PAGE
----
'Tumbling GDP escalates deaths'

HARARE - Rising poverty has triggered an increase in deaths in Zimbabwe, according to Zimbabwe Economic Policy Analysis and Research Unit (Zeparu).

Zeparu’s research papers are the first documented evidence on the impact of the economy on health, compiling facts over almost three decades.

University of Zimbabwe lecturer Albert Makochekanwa, in a paper titled The Impact of Economic Performance on Health in Zimbabwe affixed on infant, child and adult mortality since 1980, said poverty has triggered an increase in deaths.

“You can truly or partly agree with the fact that people with low incomes die younger than those with high incomes,” Gibson Chigumira, the Zeparu executive director said while presenting the paper in Harare.

“When GDP was on a gradual increase from 1980 to 1990, child mortality rate (CMR) was on a gradual decrease trend. Conversely, when GDP started declining from 1997 until 2008, CMR started increasing for most of the years during the same period.”

Makochekanwa argues that people’s vulnerability and access to health are both affected by economic factors, sparing the well-placed classes while the masses perish.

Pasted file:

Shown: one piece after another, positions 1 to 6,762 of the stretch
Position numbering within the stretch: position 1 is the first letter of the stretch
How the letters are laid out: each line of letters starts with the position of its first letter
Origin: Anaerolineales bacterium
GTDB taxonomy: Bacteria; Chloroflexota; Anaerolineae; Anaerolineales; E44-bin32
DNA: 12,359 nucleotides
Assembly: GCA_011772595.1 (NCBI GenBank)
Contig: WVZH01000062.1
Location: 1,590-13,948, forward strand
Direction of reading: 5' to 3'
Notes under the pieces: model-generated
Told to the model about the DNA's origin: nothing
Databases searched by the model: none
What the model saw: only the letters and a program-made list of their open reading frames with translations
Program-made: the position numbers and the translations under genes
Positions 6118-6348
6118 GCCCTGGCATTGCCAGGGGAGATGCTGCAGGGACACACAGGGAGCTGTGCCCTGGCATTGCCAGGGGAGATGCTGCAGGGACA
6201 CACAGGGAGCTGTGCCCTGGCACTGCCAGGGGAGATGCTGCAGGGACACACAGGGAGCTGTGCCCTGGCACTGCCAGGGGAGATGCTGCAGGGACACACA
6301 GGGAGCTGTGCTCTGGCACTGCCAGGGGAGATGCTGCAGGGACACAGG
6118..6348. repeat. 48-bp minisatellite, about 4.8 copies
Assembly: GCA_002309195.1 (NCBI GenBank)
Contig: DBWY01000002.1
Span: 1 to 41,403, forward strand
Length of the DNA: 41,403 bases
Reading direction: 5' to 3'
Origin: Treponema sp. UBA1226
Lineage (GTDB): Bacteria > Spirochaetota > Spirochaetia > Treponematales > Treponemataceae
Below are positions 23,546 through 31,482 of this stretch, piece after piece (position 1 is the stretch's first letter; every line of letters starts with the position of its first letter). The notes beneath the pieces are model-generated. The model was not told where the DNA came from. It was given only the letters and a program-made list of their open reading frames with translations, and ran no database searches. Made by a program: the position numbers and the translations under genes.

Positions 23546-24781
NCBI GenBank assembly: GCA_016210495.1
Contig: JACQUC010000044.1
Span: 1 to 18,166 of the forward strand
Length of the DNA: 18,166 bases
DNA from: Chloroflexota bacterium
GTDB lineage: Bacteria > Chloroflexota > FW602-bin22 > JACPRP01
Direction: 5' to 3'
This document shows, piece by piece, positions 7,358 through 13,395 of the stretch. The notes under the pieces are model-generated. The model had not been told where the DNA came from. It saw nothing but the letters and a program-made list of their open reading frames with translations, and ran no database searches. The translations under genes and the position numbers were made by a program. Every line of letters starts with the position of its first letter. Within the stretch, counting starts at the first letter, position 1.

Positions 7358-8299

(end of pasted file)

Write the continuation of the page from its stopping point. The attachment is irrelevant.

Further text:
“The decline in GDP means that people’s financial ability to meet the health and nutritional needs of their children were also reduced,” he said. “Female mortality rates show a decline from 321 in 1980 to 270 in 1990, then nearly tripling in 2002 when it reached 681 before peaking in 2007 when it was 689.”

Chigumira in a second paper titled Economic Performance and its Implications on Health Financing in Zimbabwe shows the relationship between health service provision and economic growth.

He argues that sub-standard health services being proffered in the country are a result of weakened company balance sheets, which have in-turn starved the sector of funds.

Government has for years been failing to meet the Abuja Declaration which requires that 15 percent of every annual national budget be spent on health.

Chigumira said the health situation in the country was worsened by administrative inefficiencies in both state and private institutions.

Training and Research Support Centre official Shepherd Shamu said as a remedy, government should begin treating the sector as a productive rather than a consumptive sector.

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